The NY Times as an interesting article: 21st-Century Migrant’s Checklist: Water, Shelter, Smartphone . It seems that for those fleeing the wars in Syria, Afganistan, Iraq, and other regional catastrophes, a smartphone is an indispensable tool.

Quote:
BELGRADE, Serbia — The tens of thousands of migrants who have flooded into the Balkans in recent weeks need food, water and shelter, just like the millions displaced by war the world over. But there is also one other thing they swear they cannot live without: a smartphone charging station.

“Every time I go to a new country, I buy a SIM card and activate the Internet and download the map to locate myself,” Osama Aljasem, a 32-year-old music teacher from Deir al-Zour in Syria, explained as he sat on a broken park bench in Belgrade, staring at his smartphone and plotting his next move into northern Europe.
------------snip-------------------
Technology has transformed this 21st-century version of a refugee crisis, not least by making it easier for millions more people to move. It has intensified the pressures on routes that prove successful — like this one through the Balkans, where the United Nations said Tuesday that about 3,000 people a day continued to cross the border from Greece into Macedonia.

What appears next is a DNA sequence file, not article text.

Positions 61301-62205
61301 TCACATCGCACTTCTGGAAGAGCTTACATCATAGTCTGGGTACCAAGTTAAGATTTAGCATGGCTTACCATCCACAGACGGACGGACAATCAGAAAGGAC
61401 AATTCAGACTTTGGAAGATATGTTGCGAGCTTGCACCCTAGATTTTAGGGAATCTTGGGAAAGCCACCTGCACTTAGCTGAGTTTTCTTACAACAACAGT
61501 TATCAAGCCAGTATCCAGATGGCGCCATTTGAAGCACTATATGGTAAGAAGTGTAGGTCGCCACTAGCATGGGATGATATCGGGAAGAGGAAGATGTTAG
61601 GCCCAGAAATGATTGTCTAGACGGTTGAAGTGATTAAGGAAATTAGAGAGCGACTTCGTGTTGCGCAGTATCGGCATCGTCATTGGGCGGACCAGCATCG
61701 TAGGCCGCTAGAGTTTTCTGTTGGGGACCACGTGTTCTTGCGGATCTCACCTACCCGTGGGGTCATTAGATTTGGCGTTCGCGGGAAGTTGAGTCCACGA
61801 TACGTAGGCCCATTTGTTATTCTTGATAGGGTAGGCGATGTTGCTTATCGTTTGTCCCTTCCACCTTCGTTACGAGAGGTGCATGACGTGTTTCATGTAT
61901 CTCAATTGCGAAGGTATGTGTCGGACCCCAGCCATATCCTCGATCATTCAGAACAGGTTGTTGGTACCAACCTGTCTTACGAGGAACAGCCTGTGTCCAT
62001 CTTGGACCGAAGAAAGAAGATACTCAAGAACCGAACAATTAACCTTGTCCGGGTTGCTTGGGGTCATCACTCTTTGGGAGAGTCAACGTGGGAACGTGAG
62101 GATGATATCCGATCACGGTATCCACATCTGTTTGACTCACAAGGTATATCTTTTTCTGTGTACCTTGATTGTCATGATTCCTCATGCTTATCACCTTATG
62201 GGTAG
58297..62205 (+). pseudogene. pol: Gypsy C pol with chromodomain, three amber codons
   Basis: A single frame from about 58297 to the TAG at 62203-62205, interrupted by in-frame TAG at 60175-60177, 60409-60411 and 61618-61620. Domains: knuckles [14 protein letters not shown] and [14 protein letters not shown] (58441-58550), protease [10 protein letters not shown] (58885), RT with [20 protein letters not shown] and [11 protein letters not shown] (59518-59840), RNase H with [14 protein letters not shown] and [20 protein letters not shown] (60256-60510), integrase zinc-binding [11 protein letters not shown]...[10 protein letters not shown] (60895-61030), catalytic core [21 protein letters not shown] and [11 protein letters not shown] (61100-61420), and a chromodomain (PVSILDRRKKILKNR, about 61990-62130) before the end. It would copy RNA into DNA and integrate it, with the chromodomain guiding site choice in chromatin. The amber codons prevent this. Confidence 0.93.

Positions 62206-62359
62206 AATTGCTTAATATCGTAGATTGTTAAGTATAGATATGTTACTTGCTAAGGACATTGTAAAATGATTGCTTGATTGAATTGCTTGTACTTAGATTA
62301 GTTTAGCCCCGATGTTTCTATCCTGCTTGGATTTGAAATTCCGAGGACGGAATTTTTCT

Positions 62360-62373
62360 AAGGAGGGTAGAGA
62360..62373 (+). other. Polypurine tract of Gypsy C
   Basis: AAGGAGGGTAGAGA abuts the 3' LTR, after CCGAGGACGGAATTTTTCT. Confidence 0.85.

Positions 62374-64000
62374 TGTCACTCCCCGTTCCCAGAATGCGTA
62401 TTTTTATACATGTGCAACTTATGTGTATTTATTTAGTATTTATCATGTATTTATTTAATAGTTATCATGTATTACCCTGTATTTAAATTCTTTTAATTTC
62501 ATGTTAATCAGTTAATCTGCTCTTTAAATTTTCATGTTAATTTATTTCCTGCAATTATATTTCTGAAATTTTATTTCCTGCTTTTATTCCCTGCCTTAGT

In this modern migration, smartphone maps, global positioning apps, social media and WhatsApp have become essential tools.

Migrants depend on them to post real-time updates about routes, arrests, border guard movements and transport, as well as places to stay and prices, all the while keeping in touch with family and friends.

Traffickers use Facebook to advertise their services, but Facebook also started to cut into the traffickers business, as many migrants realize they can make the trip successfully on their own, with the help of a smartphone.
Quote:
Traffickers advertise their services on Facebook like any legitimate travel agency, with dynamic photographs of destination cities and generous offers.

On the Arabic-language Facebook group Trafficking to Europe, one trafficker offers a 50 percent discount for children under 5. The 1,700 euro price of the journey from Istanbul to Thessaloniki, Greece, about $1,900, includes travel by car to and from each side of the border with a two-hour walk across.
-----------snip----------
“Right now the traffickers are losing business because people are going alone, thanks to Facebook,” said Mohamed Haj Ali, 38, who works with the Adventist Development and Relief Agency in Belgrade, Serbia’s capital — a major stopover for migrants.
---------------snip----------
But as tens of thousands completed their journeys, they shared their experiences on social media — even the precise GPS coordinates of every stop along their routes, recorded automatically by some smartphones.